White Rhaetitian Alps

Typical Geographic Indication


The origin (the vine, the grape)

The most characterising element of this wine is undoubtedly the special grapes used in its production, as well as the orographic location of vineyards where they are harvested.

The wine is the result of the vinification of several white grape varieties: Solaris, Bronner, Johanniter, Souvigner and Muscaris. All “piwi”, meaning they are naturally resistant to certain kinds of funghi (downy mildew, oidium, botrytis…) which require treatment using phytochemicals.

In order for single grape varieties to best express their special qualities, they are located at different altitudes, from 450 to 950 metres above sea level, on lands which are also on the right side of the Adda river, with west/ north west exposure, in draining soil and altogether beyond the DOC (controlled origin denomination) and DOCG (controlled and warranted designation of origin) areas.

ZEROVERO is the culmination of a production philosophy: “no vine and grape treatment, no phytochemicals or plant protection products, no copper, no sulphur”therefore no build-up of pollutants in the soil, which is covered in grass that is cut, green-manured and mulched.

An “organic wine” in the truest sense of the term.


The cellar, the wine

The naturalness pursued in the vineyard is followed up by meticulous attention to cellar processes.

Grapes are delicately crushed shortly after harvesting, separated from the stalk and immediately sent to a lenticular membrane press to obtain a free-run and slightly pressed must only. This is followed by static cold decantation without the use of sulphites and successive conveyance for fermentation off the skins, at controlled temperature.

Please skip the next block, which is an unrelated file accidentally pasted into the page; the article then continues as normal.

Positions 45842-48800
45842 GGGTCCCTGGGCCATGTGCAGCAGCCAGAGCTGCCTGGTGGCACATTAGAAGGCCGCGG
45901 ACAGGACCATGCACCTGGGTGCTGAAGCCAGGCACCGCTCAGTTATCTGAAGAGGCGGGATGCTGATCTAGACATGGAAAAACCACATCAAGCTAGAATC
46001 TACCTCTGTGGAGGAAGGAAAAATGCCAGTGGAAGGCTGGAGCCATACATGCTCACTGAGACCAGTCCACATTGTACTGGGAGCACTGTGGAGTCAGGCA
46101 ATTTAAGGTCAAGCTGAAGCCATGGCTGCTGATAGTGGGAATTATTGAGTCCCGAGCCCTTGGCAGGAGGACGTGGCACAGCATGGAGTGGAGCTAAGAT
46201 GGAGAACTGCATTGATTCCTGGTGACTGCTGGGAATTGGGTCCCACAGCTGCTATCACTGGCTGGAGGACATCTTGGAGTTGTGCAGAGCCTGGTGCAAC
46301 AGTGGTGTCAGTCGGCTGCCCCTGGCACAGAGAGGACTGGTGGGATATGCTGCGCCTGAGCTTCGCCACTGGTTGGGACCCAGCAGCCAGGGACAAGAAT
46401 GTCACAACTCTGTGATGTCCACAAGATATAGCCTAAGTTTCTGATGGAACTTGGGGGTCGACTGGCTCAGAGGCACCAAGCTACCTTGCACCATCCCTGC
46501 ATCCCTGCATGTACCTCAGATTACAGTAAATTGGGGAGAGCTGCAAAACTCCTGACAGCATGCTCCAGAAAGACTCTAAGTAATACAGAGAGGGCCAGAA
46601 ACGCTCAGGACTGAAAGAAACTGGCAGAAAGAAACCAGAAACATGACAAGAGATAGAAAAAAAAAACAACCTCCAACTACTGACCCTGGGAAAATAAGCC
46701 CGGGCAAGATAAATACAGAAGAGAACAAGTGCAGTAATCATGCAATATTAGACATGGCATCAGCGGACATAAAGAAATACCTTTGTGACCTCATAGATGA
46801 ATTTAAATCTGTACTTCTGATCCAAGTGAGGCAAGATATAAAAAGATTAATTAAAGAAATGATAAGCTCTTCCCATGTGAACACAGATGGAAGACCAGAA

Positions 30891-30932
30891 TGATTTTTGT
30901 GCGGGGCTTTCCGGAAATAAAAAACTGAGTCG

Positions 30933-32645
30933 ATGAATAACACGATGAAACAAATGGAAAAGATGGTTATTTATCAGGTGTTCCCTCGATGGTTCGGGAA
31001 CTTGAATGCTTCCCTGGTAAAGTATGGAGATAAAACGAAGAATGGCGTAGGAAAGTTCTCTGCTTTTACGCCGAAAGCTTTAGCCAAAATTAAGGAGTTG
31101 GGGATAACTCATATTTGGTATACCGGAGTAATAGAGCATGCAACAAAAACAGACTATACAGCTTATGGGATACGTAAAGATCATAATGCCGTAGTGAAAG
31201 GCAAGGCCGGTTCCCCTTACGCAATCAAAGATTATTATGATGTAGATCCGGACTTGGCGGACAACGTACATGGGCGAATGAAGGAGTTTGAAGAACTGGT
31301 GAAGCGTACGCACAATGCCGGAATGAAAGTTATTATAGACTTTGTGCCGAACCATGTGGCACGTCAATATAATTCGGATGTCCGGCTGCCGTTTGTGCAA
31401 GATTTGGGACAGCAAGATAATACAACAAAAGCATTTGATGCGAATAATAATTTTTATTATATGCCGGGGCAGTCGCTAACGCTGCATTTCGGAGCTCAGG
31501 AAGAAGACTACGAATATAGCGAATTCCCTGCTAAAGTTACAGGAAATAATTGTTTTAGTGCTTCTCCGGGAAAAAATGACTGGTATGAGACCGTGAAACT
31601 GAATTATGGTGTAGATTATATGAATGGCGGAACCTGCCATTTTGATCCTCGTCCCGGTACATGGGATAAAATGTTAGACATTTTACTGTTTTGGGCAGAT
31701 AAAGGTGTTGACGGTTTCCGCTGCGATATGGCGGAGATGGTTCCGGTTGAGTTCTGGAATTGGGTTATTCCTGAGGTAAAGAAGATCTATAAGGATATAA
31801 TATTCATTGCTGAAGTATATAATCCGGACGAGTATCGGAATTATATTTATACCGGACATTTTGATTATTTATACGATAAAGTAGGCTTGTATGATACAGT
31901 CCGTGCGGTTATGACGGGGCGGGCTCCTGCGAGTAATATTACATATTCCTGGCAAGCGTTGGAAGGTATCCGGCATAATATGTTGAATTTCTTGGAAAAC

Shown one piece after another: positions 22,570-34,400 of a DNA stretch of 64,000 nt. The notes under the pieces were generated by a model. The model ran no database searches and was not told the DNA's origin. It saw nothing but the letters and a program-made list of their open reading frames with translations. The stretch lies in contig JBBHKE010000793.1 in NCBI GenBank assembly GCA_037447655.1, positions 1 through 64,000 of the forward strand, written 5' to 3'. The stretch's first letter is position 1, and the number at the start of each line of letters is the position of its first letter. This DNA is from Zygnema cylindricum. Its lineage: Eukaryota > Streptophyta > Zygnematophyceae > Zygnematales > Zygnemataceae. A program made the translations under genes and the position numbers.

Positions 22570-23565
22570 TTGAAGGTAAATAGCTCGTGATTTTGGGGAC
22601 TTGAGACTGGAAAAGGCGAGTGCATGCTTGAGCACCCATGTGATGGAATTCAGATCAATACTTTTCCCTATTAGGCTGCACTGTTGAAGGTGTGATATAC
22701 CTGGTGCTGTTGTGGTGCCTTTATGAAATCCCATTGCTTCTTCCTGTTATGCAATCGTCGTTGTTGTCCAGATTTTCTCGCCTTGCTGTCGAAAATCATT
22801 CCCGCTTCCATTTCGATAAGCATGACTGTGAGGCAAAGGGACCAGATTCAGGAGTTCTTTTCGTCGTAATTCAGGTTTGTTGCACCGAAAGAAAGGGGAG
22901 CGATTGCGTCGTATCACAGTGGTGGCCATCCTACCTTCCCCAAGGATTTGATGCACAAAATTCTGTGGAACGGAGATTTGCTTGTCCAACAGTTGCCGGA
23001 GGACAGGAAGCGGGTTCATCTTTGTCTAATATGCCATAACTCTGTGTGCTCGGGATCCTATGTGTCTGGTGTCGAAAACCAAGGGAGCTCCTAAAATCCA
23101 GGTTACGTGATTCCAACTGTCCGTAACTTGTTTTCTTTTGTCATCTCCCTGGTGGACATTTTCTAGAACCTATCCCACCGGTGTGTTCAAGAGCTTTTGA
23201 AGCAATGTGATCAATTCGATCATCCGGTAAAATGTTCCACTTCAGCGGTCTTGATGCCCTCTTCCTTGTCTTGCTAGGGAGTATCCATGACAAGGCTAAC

Once preparation for fermentation is completed, must is divided into two fractions: the first, to which a very small amount of sulphites is added and the second, currently limited in quantity, which proceeds to develop entirely free from sulphites right through to all successive refinement phases.

This is followed be regular decantation for clarification until the summer after the harvest, which is when the wine is bottled.


The wine which contains very low levels of sulphites presents golden yellow and resplendent tonalities. To the nose it offers distinct terpenic notes, with a hint of muscat and citrus sensations, subtle pineapple notions and a distinctive minerality. On the palate it is sapid, fresh, pleasantly fruity, with a strong structure and decisively mineral.


The sulphite-free wine (currently available in limited quantities only) is similar in every way. It features an even more enhanced golden yellow tonality. To the nose it offers the same sensations which unravel with a slight delay as when bottled it is thoroughly inerted using nitrogen gas. It is even more surprising in terms of flavour, as it releases a slight tannicity, which also ensures its capacity to resist over time.